The George W. Bush Presidential Center, Boy Scouts of America and the Texas Tech Foundation have notified donors alumni that they were among a growing list of nonprofits and universities affected by a ransomware attack.
South Carolina-based Blackbaud, one of the world’s largest cloud-based data storage and software providers for institutions of higher education and nonprofits, revealed to clients and the public that it was the subject of a May ransomware attack two months after the fact on July 16.
The attack hit more than 200 institutions across the globe, according to the Texas Tech Foundation, the university’s fundraising arm. The Irving-based Boy Scouts of America was also affected by the attack, as were the ACLU, Texas State the Cancer Research Institute, the Louisiana Tech University Foundation and others.
In Texas, organizations may have indirectly exposed the personal information of tens of millions. The Boy Scouts of America alone has an alumni network of 50 million, according to its site.
According to a message sent to donors by Boy Scouts of America, which cited Blackbaud, “the data security incident started on February 7, 2020, and possibly continued intermittently until May 20, 2020.”
In its statement, Blackbaud said it did not discover the attack until May, and that it managed to prevent cybercriminals from “fully encrypting files.” In a ransomware attack, the perpetrator gains access to a victim’s data, locks it up through encryption and holds it hostage until the victim pays the ransom.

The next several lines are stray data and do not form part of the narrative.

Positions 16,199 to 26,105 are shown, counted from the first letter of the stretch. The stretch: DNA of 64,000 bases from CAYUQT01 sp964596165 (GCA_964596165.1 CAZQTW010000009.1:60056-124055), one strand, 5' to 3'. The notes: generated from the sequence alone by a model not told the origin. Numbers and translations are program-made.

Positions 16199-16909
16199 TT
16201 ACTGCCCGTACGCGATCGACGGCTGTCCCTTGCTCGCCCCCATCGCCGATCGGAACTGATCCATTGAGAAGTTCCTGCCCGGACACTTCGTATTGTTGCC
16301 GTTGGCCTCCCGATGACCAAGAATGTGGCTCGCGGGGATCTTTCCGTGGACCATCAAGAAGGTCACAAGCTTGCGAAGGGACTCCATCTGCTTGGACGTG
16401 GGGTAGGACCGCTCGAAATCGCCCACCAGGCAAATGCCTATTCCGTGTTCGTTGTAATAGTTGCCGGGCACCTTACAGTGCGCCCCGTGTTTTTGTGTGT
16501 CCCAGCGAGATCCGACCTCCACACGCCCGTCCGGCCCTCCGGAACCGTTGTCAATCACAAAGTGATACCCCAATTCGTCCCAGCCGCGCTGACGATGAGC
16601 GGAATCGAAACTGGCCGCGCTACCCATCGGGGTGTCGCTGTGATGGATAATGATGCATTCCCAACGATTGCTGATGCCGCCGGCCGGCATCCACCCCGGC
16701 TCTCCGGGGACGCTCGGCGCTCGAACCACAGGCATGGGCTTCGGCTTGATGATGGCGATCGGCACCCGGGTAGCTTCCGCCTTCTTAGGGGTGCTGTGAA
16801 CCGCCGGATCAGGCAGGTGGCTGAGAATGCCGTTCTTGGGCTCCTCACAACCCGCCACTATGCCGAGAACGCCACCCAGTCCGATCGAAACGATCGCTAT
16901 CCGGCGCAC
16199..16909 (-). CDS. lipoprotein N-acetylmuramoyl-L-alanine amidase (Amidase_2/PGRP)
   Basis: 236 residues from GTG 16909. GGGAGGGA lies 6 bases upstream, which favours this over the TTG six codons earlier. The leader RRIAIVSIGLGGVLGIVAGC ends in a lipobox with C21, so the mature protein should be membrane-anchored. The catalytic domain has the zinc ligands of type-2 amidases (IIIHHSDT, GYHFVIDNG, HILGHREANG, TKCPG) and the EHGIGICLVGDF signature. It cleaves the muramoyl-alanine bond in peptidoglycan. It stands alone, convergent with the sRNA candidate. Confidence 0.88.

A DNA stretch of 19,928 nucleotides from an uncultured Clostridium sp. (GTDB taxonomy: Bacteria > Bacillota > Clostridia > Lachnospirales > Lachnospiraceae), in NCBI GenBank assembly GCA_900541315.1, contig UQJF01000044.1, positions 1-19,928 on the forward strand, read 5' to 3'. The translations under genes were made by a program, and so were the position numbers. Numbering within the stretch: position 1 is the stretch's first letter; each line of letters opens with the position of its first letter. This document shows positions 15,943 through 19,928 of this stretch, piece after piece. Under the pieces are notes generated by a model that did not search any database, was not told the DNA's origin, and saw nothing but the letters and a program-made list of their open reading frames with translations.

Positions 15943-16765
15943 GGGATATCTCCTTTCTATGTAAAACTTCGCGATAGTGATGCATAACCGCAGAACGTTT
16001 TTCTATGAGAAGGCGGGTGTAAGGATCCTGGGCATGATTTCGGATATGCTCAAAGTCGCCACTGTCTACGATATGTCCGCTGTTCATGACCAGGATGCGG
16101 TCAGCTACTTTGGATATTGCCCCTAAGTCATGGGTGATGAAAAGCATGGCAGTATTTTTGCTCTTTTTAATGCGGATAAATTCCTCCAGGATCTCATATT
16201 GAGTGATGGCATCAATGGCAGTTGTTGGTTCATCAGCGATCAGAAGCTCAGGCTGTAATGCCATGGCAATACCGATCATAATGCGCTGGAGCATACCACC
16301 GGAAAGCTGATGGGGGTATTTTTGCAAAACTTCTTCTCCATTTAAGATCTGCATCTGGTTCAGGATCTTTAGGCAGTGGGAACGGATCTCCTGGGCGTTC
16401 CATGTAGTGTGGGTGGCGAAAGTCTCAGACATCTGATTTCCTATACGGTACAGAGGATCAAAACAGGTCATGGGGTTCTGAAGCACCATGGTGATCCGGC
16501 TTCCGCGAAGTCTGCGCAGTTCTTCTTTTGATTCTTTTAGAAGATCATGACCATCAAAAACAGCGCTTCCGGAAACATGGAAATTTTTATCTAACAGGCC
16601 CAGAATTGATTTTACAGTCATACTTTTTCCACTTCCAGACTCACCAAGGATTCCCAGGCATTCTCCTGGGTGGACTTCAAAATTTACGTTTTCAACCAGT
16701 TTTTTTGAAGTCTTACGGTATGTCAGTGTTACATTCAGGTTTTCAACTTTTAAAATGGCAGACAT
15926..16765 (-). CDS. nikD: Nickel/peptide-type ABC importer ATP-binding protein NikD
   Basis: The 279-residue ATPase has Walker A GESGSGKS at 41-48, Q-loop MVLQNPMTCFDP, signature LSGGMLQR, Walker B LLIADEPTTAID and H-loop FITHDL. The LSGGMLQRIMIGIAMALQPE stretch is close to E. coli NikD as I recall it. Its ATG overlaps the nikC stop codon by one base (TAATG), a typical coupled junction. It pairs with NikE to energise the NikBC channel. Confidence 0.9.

Blackbaud declined The Dallas Morning News’ request for comment.
“We apologize that this happened and will continue to do our very best to supply help and support as we and our customers jointly navigate this cybercrime incident,” Blackbaud said in a statement on its website.
Donors’ names, titles, dates of birth, phone numbers and email addresses may have been exposed by the data breach, multiple institutions said.
The hackers responsible for the breach did not access credit card information, bank account information or Social Security numbers, according to Blackbaud.
The Bush Center doesn’t believe donors’ personal information will be used for other purposes given the hackers’ intent to collect a ransom, the Bush Center said in a July 30 email about the data breach.
“Even though we do not believe that your personal information has been subjected to misuse or further unauthorized access due to this incident, out of an abundance of caution and in light of our respect for your privacy, we wanted to advise you of this incident,” the Bush Center email said.
Blackbaud has paid an undisclosed sum to the hackers responsible for the data breach, and hired a third party to monitor the dark web for evidence that compromised data is being sold, according to the Bush Center.
Located at Southern Methodist University in Dallas, the Bush Center is home to George W. Bush’s presidential library as well as the George W. Bush Policy Institute and the George W. Bush Foundation.
In a statement, the Texas Tech Foundation said it was similarly “not aware of any instances of fraudulent activity connected to the foundation’s data.”
The foundation has launched its own investigation into the breach and is notifying affected alumni and donors, according to a July 28 statement. Texas State has launched its own investigation into the data breach as well, according to the university’s student publication The University Star.